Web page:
In the matter Re: Rights of Nature took the form of a fictional National Green Tribunal (NGT) hearing exploring the relationship between the air pollution of Delhi / National Capital Region (NCR) and the stubble burning phenomena which occurs annually in the neighbouring states of Punjab and Haryana.
The project foregrounded Rights Of Nature as an expansion of Right to Life as enshrined under Article 21 of the Constitution of India. Following on from an earlier project staged as a Commission of Inquiry under the Commission of Inquiry Act 1952, Landscape As Evidence: Artist As Witness, this project employed the format of the NGT in order to explore “principles of natural justice” in the context of environmental justice.
The fictional case, filed by Khoj International Artists’ Association, Zuleikha Chaudhari and Maya Anandan, represented by her Legal Guardian (mother), Ms. Radhika Chopra, New Delhi, indicts the Union of India through the Ministry of Environment, the respective State stakeholders, and a fictitious Farmer’s Union for their inability to stop stubble-burning in areas of Punjab, Haryana and Delhi. The hearing staged the arguments put forth by the three parties considering fundamental issues that place both the human and non-human in polluted ecosystems.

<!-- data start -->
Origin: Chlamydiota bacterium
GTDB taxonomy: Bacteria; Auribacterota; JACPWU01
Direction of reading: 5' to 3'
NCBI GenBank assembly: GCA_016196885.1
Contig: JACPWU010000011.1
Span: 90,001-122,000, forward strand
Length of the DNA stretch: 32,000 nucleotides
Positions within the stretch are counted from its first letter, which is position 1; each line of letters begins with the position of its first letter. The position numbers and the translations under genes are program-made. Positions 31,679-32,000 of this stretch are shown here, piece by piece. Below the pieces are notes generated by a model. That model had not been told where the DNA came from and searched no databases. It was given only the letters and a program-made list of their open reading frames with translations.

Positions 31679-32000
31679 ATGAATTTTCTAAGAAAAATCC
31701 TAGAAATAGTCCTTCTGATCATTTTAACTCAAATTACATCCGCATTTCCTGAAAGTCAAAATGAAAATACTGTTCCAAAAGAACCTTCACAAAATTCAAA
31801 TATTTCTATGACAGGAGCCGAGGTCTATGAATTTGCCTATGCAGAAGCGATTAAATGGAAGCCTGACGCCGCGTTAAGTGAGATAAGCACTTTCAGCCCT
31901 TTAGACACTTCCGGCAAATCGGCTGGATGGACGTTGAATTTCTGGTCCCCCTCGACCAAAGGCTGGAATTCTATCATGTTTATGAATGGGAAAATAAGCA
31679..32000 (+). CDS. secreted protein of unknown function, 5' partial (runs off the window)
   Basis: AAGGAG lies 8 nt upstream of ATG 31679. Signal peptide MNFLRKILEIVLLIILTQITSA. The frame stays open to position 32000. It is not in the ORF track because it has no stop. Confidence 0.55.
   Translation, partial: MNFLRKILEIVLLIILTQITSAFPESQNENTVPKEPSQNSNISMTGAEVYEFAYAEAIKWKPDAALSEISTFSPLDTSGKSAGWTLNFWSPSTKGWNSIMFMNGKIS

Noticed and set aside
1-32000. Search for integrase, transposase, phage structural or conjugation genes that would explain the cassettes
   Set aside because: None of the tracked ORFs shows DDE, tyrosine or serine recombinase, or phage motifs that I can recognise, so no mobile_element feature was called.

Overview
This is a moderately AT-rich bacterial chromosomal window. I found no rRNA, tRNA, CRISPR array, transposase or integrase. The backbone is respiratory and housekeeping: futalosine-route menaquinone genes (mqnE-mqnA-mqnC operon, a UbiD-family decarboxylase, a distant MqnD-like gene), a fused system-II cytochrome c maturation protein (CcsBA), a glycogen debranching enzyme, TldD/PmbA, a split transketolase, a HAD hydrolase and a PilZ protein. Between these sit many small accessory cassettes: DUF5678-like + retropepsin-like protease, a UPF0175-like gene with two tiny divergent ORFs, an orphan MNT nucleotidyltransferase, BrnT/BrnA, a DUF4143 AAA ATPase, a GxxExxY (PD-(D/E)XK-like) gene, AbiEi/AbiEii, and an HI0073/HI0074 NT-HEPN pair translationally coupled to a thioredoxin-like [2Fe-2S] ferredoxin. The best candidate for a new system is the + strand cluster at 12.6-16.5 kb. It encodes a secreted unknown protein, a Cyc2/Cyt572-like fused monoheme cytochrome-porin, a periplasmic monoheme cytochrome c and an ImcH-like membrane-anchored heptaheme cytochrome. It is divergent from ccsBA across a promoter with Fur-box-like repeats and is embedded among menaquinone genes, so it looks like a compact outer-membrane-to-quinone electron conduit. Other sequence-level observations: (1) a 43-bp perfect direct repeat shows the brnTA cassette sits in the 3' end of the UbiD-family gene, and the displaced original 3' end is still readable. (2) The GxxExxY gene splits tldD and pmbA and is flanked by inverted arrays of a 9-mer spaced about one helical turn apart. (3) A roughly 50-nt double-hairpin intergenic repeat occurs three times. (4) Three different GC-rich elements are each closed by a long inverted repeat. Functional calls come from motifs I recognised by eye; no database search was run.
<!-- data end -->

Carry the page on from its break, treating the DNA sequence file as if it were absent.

The hearing included three practising lawyers Manmohan Lal Sarin, Mannat Anand, and Harish Mehla; three subject expert witnesses Kahan Singh Pannu, Manish Shrivastava, and Tarini Mehta; three retired judges Justice Rajive Bhalla, Justice Kamaljit Singh Garewal, and Justice K Kannan as well as three artists Shweta Bhattad, Thukral and Tagra, and Randeep Maddoke. It followed the protocols, procedures and laws of the NGT. The project was grounded in current environmental laws in India which exist within major central legislations. The hearing therefore entailed opening and closing statements by the lawyers, examination and cross examination of witness testimonies (along with evidence), and the final judgement on the matter.
The final judgement stated that it is urgent to recognise and uphold the rights of nature as per the arguments and evidence presented to the bench. However, stubble burning is a dynamic issue, and a complete ban on it is not an equitable solution. It is important for all stakeholders to come together and work towards upholding the Rights of Nature.
Conceived by Khoj International Artists’ Association and artist Zuleikha Chaudhari, in collaboration with lawyer Harish Mehla, the staged hearing was the fourth iteration of Khoj’s programme Does the Blue Sky Lie?: Testimonies of Air’s Toxicities.